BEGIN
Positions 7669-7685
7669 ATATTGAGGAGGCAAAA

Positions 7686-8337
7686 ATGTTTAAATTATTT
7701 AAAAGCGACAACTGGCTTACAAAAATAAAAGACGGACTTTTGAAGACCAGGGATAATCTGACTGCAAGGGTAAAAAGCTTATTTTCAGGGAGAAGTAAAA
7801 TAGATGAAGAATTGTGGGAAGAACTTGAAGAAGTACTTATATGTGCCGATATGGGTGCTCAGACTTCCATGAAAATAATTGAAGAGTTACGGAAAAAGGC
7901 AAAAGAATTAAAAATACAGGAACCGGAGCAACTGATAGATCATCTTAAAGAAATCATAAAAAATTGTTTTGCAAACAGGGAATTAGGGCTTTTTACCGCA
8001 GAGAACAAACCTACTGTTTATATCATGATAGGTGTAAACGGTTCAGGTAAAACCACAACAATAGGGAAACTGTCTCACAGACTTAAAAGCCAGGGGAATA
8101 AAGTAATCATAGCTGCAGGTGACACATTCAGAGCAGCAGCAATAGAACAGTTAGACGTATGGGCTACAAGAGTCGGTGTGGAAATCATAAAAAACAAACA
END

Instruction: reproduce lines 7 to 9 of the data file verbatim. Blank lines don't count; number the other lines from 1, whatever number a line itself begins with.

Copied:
7901 AAAAGAATTAAAAATACAGGAACCGGAGCAACTGATAGATCATCTTAAAGAAATCATAAAAAATTGTTTTGCAAACAGGGAATTAGGGCTTTTTACCGCA
8001 GAGAACAAACCTACTGTTTATATCATGATAGGTGTAAACGGTTCAGGTAAAACCACAACAATAGGGAAACTGTCTCACAGACTTAAAAGCCAGGGGAATA
8101 AAGTAATCATAGCTGCAGGTGACACATTCAGAGCAGCAGCAATAGAACAGTTAGACGTATGGGCTACAAGAGTCGGTGTGGAAATCATAAAAAACAAACA